Metropolitan News-Enterprise


Monday, August 2, 2021


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Malicious Prosecution Action May Not Be Based on Bringing About Contempt Proceeding—C.A.


By a MetNews Staff Writer


A malicious prosecution action may not be founded on instituting contempt charges, Div. One of the Fourth District Court of Appeal held Friday, repudiating a contrary view expressed in 1986 by a division in this district.

Acting Presiding Justice Richard D. Huffman authored Friday’s opinion. It affirms a judgment by San Diego Superior Court Judge Richard E. L. Strauss in favor of the law firm of Metsch & Mason, its two partners, a client of the firm and one of its principals.

Suing them was Andy Kim, who, at the instance of the defendants, was ordered to show cause re contempt for refusing to appear at four judgment debtor examinations or otherwise cooperate in post-judgment proceedings in a breach of contract case. Kim was found not guilty of contempt on April 15, 2019, and brought his malicious prosecution action the following month.

Anti-SLAPP Motion

The action was dismissed after Strauss granted the defendants’ special motion to strike under the anti-SLAPP statute, Code of Civil Procedure §425.16. The judge found that, in light of the existence of probable cause for seeking a contempt adjudication, Kim had not shown a probability that he would prevail on the merits (the second prong of the statute).

Huffman agreed that Kim couldn’t win, but that’s because a malicious prosecution action will not lie based on contempt proceedings.

The late Justice L. Thaxton Hanson had a contrary view, expressed in his 1986 opinion for this district’s Div. One in Chauncey v. Niems, where he said:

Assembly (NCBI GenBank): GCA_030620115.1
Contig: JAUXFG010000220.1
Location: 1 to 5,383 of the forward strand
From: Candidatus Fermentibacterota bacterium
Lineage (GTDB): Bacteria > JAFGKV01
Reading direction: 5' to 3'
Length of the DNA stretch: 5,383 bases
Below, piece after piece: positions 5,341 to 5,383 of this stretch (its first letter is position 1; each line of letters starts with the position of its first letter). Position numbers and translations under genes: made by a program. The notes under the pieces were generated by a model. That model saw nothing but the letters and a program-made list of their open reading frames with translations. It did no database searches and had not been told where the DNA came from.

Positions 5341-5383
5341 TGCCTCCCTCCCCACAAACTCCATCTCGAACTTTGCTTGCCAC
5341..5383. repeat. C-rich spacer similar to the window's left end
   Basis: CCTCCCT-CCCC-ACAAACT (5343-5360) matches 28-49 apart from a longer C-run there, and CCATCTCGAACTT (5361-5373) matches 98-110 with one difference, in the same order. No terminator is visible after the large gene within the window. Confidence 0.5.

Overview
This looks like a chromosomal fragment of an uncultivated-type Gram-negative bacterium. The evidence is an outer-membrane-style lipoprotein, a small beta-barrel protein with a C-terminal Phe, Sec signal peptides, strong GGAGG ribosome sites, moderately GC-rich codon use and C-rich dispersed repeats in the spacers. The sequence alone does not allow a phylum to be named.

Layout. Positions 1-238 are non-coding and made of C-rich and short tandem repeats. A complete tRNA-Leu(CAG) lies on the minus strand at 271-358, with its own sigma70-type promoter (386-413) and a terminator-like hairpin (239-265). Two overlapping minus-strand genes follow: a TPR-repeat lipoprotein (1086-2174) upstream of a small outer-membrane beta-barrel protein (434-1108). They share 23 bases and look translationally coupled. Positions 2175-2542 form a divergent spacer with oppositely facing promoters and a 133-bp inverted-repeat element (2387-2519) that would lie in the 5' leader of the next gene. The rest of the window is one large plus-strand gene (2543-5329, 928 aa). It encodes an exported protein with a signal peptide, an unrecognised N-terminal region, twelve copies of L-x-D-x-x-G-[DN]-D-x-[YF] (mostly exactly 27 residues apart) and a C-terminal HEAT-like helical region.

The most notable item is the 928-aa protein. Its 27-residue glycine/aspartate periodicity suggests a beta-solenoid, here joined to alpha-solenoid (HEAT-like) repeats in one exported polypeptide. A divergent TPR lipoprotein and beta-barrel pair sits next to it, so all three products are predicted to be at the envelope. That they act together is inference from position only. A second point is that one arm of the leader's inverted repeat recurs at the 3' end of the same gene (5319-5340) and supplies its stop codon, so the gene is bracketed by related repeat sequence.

“[A]n order to show cause re contempt…exposed the plaintiff Chauncey to criminal sanctions….Evaluated realistically, the order thus required Chauncey to retain counsel, appear in court, and respond to lengthy interrogatories. While the order may or may not have had an ‘independent existence,’ it nonetheless bore the indisputable earmarks of an adversarial proceeding. Most significantly, it incurred expenses, provoked psychological trauma, and required expenditure of time and effort to defend fully sufficient for us to find it the sort of proceeding upon which plaintiff could base a malicious prosecution action.”

Huffman noted that Hanson’s notion was rejected by the First District’s Div. Five in its 1989 opinion in Lossing v. Superior Court. There, then-Justice Donald King (now retired) wrote:

“Viewing a contempt proceeding in the context of the discovery statutes, we disagree with the dicta in Chauncey and conclude a malicious prosecution action cannot be grounded on the institution of a contempt proceeding in an ongoing action….”

He gave as one reason:

“Contempt is one of five sanctions which may be imposed for misuse of the discovery process….Although all five sanctions are ancillary to the ongoing action, only contempt bears the indicia of ‘independence’ which real parties contend render it a sufficiently separate proceeding. To permit a malicious prosecution action when a party has chosen contempt over one of the other sanctions would inject into the choice of sanctions an element unrelated to the appropriateness of the sanction.”

In light of the existence if discovery sanctions and the fact that malicious prosecution actions are disfavored, King said, “we conclude contempt proceedings to sanction discovery abuse are ancillary proceedings without sufficient independence to support a cause of action for malicious prosecution.”

Huffman’s Opinion

Agreeing with King, Huffman declared:

“[T]the OSC re contempt was issued in the context of ongoing, contentious litigation and regarded repeated efforts at engaging Kim in postjudgment debtor examinations, as well as discovery related to collection of the judgment; it was not raised as a separate proceeding with an independent existence. Without the underlying postjudgment discovery disputes, there would be no contempt motion. While the motion undoubtedly ‘incurred expenses...and required expenditure of time and effort to defend’…those expenses and efforts were the result of ongoing litigation, not new or different obligations resulting from a course of conduct independent from the existing litigation…Because the OSC regarding contempt was not a valid basis for a malicious prosecution claim here, the malicious prosecution complaint was properly struck.”

The case is Kim v. R Consulting & Sales, 2021 S.O.S. 4291.


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